I’ve sobbed in public while reading several of his books—And Our Faces, My Heart, Brief as Photos while sitting on the bench outside an underwear outlet, Here is Where We Meet while sitting in a shack at my job as a ski patroller, most memorably. Arguably, I’m hysterical and dramatic and like to draw attention to my literary loves. It’s partly true. I’m operatic in my reactions to what I love. I cry, sometimes a lot. Because I’ve found that Berger’s writing touches something like my bones, the reaction seems authentic. I’ve checked myself, many times, to make sure that I’m not in love with the idea of someone moved to tears by words on a page. I don’t think I am. The emotional reaction slows me back down to the pace where I can absorb the weight of the words, of the world as Berger points it out. Beautiful words that renew my faith in the world also change the beat of my heart and the timbre of my breath. It makes me wonder just how razor thin that faith must be if each renewal tingles my spine.

With Berger, I know I’m not alone in this breathless wonder. When I worked at a school library, the drama teacher and I found that we both love To the Wedding and stood in the hallway beaming and almost teary-eyed, each putting a palm over our own hearts and gesturing at the air with the other hand while jointly saying, again and again, “It’s just…”

Out of the last nine years that I’ve known about John Berger, I have feathered my bookshelves with copies of most everything of he’s written. Often, I check the “B” section of a bookstore first—not that I’m necessarily looking to buy more of his books, but I like to see them there. It’s my iteration of a rosary or a station of the cross, I suppose. My Berger collection is separated from most of my books, surrounded by the poetry and the other books that mean the world to me.

Yet, I thought today, about how long it has been since I’ve read any of the books. Certainly I still carry them around like totems—I spent this last summer with an abbreviated book collection and am sure at least Hold Everything Dear was saved out from storage. But I haven’t read them, any of them, for at least a few years. The poem I wrote in response to Hold Everything Dear fell out of my copy, dated January 30, 2008, along with a letter from my original Berger librarian, sent to my first Montana address that September. I know I’ve read the book since then, but can’t think when.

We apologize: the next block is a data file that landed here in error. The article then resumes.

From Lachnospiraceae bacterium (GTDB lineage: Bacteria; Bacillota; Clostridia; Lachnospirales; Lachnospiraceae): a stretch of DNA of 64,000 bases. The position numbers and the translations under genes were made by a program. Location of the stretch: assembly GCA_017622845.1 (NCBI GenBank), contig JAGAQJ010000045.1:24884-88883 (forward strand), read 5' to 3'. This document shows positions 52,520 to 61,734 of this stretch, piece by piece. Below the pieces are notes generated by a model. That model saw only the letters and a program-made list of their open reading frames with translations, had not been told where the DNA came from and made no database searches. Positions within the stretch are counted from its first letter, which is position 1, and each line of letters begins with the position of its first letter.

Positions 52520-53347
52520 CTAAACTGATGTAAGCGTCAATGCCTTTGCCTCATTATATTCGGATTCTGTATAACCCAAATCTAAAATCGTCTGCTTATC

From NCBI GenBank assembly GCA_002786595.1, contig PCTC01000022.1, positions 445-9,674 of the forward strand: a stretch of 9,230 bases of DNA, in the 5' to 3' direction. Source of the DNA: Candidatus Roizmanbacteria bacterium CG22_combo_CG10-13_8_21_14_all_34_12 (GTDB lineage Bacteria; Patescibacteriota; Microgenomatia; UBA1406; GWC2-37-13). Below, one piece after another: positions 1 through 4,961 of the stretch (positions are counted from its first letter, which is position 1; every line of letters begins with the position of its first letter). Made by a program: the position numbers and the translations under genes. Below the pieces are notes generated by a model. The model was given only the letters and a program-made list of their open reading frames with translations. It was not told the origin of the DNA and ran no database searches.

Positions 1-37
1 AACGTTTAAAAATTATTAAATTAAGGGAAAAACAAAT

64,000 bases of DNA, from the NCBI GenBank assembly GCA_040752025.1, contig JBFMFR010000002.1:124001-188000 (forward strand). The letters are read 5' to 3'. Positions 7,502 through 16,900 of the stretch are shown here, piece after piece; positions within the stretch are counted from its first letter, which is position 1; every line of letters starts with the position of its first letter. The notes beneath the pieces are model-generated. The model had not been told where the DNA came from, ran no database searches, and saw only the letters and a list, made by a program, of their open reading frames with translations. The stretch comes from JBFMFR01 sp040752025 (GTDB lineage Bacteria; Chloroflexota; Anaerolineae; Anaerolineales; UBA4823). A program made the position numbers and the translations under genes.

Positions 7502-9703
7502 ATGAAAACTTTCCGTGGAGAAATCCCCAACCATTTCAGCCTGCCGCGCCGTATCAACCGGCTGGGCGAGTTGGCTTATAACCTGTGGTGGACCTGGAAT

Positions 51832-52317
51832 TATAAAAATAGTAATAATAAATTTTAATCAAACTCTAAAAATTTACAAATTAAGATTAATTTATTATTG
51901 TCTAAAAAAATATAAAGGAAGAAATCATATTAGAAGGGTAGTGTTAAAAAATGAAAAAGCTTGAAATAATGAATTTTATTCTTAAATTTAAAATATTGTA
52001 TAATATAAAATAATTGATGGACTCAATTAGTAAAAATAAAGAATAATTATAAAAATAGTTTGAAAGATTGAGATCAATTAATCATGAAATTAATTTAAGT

All the same, I was shaken to hear that Berger passed away yesterday. He was ninety, I never met him, he did not write back when I tried to write him a letter once, and he is not mine, personally, to mourn. Grief, I believe, is for those who knew him as the man, rather than those who knew him as the Writer. Nevertheless, I’ve been stumbling on something between gratitude and grief about his passing. I met Berger, as it were, when the world seemed dark with a government I did not like or trust. My worries and sadness about the world going forward now, rather than nearly nine years ago, have suddenly deepened. Between refugees and ISIS and Russian hacking and climate change and a President-Elect with climate deniers and white supremacists as confidants and advisors, I keep coming to the sense that the dark side is winning.

Lazily, selfishly, I wanted Berger and more like him to see me through this patch of history. I wanted his older world gravitas and someone who stole art supplies and made love to a woman he called Oslo (because it rhymed with First Snow) in the London Blitz to light the way for me through this modern mess.

But then I return to why I haven’t read Berger in a few years: I haven’t needed to. I used to need to, like needing a bandage over a wound, like an invalid heals in stages. I needed both the healing and then the proud badge of the scar. There are no scientific realities—other than death, digestion, decomposition, and the trading forms of released molecules—where fur and feathers become flesh, where flesh becomes bone. But that was the image that struck me today, still musing about why the death of a man I did not know causes such a hiccup in my heart—Berger’s books gave me something I needed, something I could hold, until the words slipped under my skin and into my solid, mortal bones. His writing helped me become who I am, and now that I am this creature with those particular tattoos on my bones, the only way forward is to be the incarnation of all that blood and passion and light and critical love and championing of this world.

No comments:

Post a Comment